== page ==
Hot Patent Suits
Jessica Holzer, 03.20.06, 6:00 AM ET
Washington, D.C. Innovation has led to tremendous technological advances in the last half-century. Yet not much has changed in American patent law since the invention of the hula hoop back in the '50s.
Now, it looks set to get a dramatic update: The U.S. Supreme Court will rule on a slew of patent cases in the coming months, including two that threaten to tip the balance of power away from patent owners to users of their inventions. It's the most intense spate of patent cases to reach the high court in 40 years.
On Tuesday, the Supreme Court will hear the arguments in Laboratory Corp. v. Metabolite Laboratories, which could narrow the range of inventions eligible for patents. Next week, the high court will hear the arguments in eBay Inc. v. MercExchange, a case that many in high-tech hope will curb the power of "patent trolls," a type of company that makes money by suing for infringement of patents it owns but doesn't use.
One such company, MercExchange, won millions in damages when it successfully sued eBay for violating two of its patents in operating the fixed-price auction part of eBay's Web site. But a U.S. District Court stopped short of forcing eBay to shut down the service entirely, on the basis that MercExchange wouldn't be harmed if eBay continued to offer the service while it tried to design around the patents. After all, MercExchange didn’t use the patents itself and could be compensated with extra money damages, the court wrote.
But on appeal, the U. S. Court of Appeals, Federal Circuit, reversed the decision, saying that injunctions should always be imposed when infringement is found. Now the Supreme Court must decide whether this should really be so.
Since 1989, the Federal Circuit, which is based in Washington and has a monopoly on all appeals of patent cases, has, as a matter of course, handed down injunctions in cases of infringement. The court views patents more or less as real estate, as opposed to contracts, and thus grants patent holders a property owner's "right to exclude." Just as the owner of a field that is lying fallow isn't forced to rent it out to farmers, a patent holder should not be forced to license his patent, the court's thinking goes.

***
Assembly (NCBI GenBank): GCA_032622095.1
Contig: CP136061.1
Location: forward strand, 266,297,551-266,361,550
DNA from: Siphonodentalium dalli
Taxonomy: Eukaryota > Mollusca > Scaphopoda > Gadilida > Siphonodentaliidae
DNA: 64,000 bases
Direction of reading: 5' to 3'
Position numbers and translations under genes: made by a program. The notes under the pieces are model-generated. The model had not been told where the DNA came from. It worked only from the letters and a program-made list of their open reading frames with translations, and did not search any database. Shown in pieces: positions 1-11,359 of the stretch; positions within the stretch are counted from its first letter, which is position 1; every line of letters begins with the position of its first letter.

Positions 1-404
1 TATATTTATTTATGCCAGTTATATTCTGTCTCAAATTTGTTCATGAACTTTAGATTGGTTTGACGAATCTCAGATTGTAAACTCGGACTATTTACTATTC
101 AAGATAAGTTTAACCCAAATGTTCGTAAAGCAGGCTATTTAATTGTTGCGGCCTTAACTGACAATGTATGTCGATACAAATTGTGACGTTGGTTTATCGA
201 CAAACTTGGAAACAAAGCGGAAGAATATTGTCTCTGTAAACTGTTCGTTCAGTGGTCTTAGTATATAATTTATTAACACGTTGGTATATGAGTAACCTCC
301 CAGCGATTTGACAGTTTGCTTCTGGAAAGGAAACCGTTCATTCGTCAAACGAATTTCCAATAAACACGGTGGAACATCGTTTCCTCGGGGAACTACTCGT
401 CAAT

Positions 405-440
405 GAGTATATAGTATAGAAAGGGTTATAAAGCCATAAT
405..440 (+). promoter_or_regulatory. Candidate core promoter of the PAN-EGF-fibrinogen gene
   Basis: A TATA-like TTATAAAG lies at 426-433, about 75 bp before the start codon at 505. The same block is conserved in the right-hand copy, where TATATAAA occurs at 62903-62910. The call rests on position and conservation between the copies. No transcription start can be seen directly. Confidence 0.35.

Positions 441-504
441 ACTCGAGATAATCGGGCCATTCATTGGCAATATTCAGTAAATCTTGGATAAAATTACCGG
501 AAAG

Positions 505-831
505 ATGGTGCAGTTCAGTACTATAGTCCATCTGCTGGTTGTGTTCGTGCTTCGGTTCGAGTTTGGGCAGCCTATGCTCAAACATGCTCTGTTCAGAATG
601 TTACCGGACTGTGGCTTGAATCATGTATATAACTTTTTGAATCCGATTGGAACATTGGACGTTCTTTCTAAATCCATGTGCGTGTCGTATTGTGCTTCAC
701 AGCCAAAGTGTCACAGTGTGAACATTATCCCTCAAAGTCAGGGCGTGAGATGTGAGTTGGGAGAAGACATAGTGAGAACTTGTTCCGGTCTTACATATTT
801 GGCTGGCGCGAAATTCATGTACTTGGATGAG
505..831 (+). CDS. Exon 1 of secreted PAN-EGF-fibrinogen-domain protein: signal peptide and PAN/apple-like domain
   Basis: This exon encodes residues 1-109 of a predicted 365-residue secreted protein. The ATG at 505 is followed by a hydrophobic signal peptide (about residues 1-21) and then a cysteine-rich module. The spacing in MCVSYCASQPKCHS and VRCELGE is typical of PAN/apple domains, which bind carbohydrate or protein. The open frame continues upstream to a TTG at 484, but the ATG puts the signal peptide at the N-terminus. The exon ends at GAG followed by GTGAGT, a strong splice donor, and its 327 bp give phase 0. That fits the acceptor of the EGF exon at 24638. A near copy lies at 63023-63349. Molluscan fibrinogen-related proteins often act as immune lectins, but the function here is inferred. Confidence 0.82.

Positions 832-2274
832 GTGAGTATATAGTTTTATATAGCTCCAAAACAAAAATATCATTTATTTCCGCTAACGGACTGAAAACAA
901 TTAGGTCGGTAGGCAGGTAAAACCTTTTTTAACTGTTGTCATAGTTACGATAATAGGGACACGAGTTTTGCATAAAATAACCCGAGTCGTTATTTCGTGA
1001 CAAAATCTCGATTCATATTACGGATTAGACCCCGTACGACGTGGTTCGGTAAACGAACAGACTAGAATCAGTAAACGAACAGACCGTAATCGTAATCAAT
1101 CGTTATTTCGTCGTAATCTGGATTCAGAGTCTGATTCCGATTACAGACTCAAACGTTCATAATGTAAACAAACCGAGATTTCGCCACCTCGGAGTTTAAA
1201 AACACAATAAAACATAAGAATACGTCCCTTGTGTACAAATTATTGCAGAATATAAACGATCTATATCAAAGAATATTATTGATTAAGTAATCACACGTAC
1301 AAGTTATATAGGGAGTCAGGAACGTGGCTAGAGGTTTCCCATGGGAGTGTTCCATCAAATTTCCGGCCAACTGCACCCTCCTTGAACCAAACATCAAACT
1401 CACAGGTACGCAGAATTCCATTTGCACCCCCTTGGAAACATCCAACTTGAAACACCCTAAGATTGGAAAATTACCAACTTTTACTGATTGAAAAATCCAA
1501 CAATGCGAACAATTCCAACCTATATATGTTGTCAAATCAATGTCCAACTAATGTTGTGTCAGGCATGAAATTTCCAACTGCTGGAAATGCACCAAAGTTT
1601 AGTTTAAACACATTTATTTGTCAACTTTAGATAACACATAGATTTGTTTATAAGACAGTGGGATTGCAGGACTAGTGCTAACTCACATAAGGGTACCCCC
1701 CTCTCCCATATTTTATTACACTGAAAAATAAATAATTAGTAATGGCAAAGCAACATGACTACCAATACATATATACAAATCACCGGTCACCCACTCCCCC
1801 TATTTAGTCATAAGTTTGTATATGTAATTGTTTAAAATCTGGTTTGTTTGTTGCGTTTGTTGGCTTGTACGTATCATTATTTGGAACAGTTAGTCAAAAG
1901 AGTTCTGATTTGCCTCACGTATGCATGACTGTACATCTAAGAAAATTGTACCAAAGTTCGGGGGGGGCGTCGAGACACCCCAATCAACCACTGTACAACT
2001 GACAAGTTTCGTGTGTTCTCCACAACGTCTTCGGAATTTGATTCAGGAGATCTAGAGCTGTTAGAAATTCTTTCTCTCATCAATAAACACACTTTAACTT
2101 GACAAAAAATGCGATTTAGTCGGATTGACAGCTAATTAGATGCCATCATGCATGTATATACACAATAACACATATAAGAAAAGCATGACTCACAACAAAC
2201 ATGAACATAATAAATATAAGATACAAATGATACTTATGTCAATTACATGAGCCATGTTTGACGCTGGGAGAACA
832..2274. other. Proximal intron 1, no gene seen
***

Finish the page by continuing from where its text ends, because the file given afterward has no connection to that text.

But this view poses many practical problems in today's high-tech world, argue a host of high tech companies that have filed friend-of-the-court briefs on eBay's (nyse: EBAY - news - people ) behalf.
For starters, more and more U.S. companies are churning out high-tech gizmos instead of razor blades. Often, only a small part of a complex product is the object of an infringement suit, and therefore companies may not even be aware they are infringing. But with a standard of automatic injunction, a whole product is taken off the market, however small the infringing portion and regardless of the substantial investments made by the defendant or the harm done to the public interest. Recall the horror of BlackBerry users when a patent suit from Canada's NTP threatened to deprive them of their addictive gadgets.
"An injunction is a pretty heavy hammer," says Joshua Rosenkranz, an appellate lawyer at Heller Ehrman in New York.
Another sticking point is that automatic injunctions give enormous leverage to patent holders over the users of their inventions. With the threat of being shut down hanging over them like a sword of Damocles, defendants in patent suits have a strong incentive to settle with patent holders and pay far in excess of the value of the patented technology.
But the Supreme Court is probably concerned less about patent trolls getting rich off tech giants like Yahoo! (nasdaq: YHOO - news - people ) and Microsoft (nasdaq: MSFT - news - people ) and more about whether the standard of automatic injunction holds up under the law. And here, the Federal Circuit appears to have ridden roughshod over the will of the people: The law states plainly that the courts "may," not "shall," impose injunction "in accordance with the principles of equity"--factors that include harm done to the patent owner or the public interest.
The Supreme Court's motives for accepting the other major patent case, Laboratory Corp. v. Metabolife, are murkier. The justices raised eyebrows in legal circles when they asked the solicitor general whether they should hear the case--a rather mundane dispute over a lab test--and then ignored the government's advice to deny the appeal. The court may decide whether a correlation of two phenomena--in this case, an elevated amino acid level and a vitamin deficiency--is really eligible for patent protection, because one cannot patent "laws of nature, natural phenomena and abstract ideas." Many fear that the court could end up disqualifying an entire class of patents, throwing the patent system into turmoil.
"There's an enormous sector of the biotech industry that's built upon exactly these types of correlations," says Rosenkranz.